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Taking care to spare all susceptibilities less than a month before the first round of the presidential election, Emmanuel Macron will preside over a ceremony on Saturday for the 60th anniversary of the Evian Accords and the ceasefire the next day in Algeria, with a concern for “appeasement” of memories and “outstretched hand” to Algeria, the presidency announced on Wednesday.
“Commemorating is not celebrating”, however underlined the Elysée while the date of March 19, 1962, which marked the entry into force of the ceasefire between the French army and Algerian separatists, continues to be controversial. The returnees dispute the reference to the Evian Accords – signed on March 18, 1962 and which led to the implementation of the ceasefire the following day – to commemorate the end of the Algerian war (1954-1962) because violence that continued until the independence of Algeria on July 5, 1962 and ended with the exodus of hundreds of thousands of them to France.
“All the events linked to the war in Algeria did not end overnight with the signing of the Evian Accords”, conceded the Elysée, citing in particular the shooting in the rue d’Isly in Algiers, in which dozens of supporters of French Algeria were killed by the army on March 26, 1962. “March 19 is a stage on this path (from memory) but it is not the end”, insisted the presidency , recalling that a tribute would also be paid to the conscripts of the Algerian war on October 18 if Emmanuel Macron is “re-elected”.
Will the Algerian ambassador be present?
The ceremony, which will be held from 12 p.m. to 1:30 p.m., will bring together witnesses from all memories linked to the Algerian war, conscripts, independence fighters, harkis and repatriates. The Minister of the Armies Florence Parly, the Chief of Staff of the Armies Thierry Burckhard as well as elected officials, including the mayor of Montpellier, Michaël Delafosse, city which will host the future museum of the History of France and Algeria, will also be present. Algeria’s ambassador to France, Mohamed-Antar Daoud, was also invited, the Elysée said, without specifying whether he had accepted the invitation.
Relations between the two countries are marked by a certain appeasement as the elections approach after two years of tension. Among other episodes, a sentence uttered by Emmanuel Macron in the context of an exchange with young people from memory groups linked to the Algerian war at the end of September 2021 had cast a chill, to say the least. “Was there an Algerian nation before French colonization? Algiers had immediately decided on the “immediate” recall of its ambassador to Paris and de facto prohibited the overflight of its territory to French military planes from the anti-jihadist operation Barkhane in the Sahel. The visit of Prime Minister Jean Castex, initially scheduled for 2021, had been canceled. A priori, he should go to Algiers on March 23 and 24, said the Elysée.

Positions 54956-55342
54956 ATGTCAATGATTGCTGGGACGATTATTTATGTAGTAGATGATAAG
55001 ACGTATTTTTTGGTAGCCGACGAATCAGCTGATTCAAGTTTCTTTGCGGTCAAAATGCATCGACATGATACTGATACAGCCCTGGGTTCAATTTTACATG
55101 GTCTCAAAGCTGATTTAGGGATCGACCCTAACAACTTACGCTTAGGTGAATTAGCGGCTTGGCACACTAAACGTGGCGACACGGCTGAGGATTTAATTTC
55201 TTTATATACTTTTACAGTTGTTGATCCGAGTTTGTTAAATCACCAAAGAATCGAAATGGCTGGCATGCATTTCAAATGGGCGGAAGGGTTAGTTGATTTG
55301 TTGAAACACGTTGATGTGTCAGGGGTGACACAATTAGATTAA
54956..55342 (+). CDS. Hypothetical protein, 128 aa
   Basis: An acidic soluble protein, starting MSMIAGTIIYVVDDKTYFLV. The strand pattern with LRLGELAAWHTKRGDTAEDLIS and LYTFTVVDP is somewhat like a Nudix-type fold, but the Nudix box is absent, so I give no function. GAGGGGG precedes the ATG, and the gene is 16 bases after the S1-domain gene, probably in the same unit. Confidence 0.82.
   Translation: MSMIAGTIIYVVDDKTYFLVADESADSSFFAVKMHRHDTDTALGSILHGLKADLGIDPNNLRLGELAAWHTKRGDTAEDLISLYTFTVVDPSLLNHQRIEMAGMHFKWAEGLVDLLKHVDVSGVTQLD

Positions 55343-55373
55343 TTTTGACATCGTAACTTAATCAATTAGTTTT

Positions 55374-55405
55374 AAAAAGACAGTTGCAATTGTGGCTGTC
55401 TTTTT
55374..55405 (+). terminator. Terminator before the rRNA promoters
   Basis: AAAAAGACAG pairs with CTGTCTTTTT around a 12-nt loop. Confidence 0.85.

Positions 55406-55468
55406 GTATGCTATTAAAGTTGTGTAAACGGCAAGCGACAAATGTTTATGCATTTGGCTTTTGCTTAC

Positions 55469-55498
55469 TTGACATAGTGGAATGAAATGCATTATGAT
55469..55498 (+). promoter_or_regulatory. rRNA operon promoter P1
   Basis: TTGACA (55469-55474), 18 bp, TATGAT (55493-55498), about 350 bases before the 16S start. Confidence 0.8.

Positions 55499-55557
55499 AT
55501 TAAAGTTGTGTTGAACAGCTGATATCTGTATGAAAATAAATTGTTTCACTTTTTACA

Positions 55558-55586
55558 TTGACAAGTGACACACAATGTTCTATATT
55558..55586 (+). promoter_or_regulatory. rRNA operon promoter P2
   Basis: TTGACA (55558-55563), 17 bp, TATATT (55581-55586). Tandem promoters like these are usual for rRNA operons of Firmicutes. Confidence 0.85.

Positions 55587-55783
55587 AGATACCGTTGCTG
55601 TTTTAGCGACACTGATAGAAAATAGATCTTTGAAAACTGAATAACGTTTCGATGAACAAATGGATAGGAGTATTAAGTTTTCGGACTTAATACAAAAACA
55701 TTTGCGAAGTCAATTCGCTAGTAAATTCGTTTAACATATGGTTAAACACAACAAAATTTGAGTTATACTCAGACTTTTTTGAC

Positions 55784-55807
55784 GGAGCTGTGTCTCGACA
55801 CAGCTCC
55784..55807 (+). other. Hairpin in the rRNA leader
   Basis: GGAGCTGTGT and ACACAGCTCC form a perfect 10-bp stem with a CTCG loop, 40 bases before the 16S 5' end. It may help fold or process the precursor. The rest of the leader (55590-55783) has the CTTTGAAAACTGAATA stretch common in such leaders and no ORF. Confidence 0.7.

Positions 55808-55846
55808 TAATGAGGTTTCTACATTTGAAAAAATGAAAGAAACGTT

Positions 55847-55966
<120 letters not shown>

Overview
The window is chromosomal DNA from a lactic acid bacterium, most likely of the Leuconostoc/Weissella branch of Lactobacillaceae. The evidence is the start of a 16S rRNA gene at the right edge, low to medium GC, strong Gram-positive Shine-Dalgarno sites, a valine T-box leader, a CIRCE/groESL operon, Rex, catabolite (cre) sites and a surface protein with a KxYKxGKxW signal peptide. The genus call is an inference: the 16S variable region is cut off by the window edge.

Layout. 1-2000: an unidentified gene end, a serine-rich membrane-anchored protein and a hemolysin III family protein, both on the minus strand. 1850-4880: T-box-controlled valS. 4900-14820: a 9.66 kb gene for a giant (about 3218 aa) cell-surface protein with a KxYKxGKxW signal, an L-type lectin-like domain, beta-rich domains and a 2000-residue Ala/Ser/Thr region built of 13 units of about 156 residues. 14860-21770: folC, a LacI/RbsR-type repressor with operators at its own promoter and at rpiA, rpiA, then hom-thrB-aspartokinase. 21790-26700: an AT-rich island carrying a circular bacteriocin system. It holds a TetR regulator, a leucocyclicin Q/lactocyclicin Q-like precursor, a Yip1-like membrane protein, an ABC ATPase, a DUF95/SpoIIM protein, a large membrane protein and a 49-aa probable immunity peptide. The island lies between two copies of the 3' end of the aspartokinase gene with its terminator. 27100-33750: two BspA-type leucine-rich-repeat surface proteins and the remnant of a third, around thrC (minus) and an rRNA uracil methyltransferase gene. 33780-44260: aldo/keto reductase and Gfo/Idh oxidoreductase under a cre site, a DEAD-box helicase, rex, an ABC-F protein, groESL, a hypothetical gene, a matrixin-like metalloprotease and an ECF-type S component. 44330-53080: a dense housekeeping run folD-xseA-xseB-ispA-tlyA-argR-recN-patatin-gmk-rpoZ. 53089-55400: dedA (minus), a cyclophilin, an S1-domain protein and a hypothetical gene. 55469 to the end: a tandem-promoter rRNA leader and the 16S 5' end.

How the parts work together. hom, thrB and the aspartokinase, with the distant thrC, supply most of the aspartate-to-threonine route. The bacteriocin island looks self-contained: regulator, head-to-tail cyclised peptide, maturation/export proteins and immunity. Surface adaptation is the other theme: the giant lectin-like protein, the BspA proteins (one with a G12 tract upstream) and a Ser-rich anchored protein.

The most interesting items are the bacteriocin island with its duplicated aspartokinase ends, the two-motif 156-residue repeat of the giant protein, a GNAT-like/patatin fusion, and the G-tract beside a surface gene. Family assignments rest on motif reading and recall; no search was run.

“Reconciling compartmentalized memories”
The objective of this commemoration, “reconcile” and “appease”, remains the same as during the previous meetings of the quinquennium around the Algerian war, underlined a presidential adviser. The Head of State wanted, through a series of memorial gestures, “to reconcile France and Algeria” as well as “compartmentalized memories” in France, recalled the Elysée.
Following the recommendations of the historian Benjamin Stora, he recognized the responsibility of the French army in the death of the communist mathematician Maurice Audin and that of the nationalist lawyer Ali Boumendjel during the battle of Algiers in 1967. A stele at the memory of Abd el-Kader, Algerian national hero of the refusal of the French colonial presence, was erected in France in Amboise (center) and the skulls of Algerian resistance fighters of the 19th century returned to Algeria.
In 2017, Macron spoke of a “crime against humanity”
But Algiers, which is demanding an official apology from France for colonization, did not follow up on this work of memory. “It’s a hand that is outstretched and will remain outstretched”, however underlined the Elysée. In French society, it is a question of “constituting in the long term a common, shared, peaceful memory”, explained the Elysée Palace, refuting the accusations of “memorial clientelism” against the Head of State.
Candidate in 2017, Emmanuel Macron had estimated in February of that year that colonization by France had been a “crime against humanity” for which France had to apologize, causing an outcry on the right.
“It was important in the eyes of the President of the Republic that three generations later, the poisons of division which were part of this process which for 60 years was made in denial, in the unspoken, could find an end “, noted the presidency.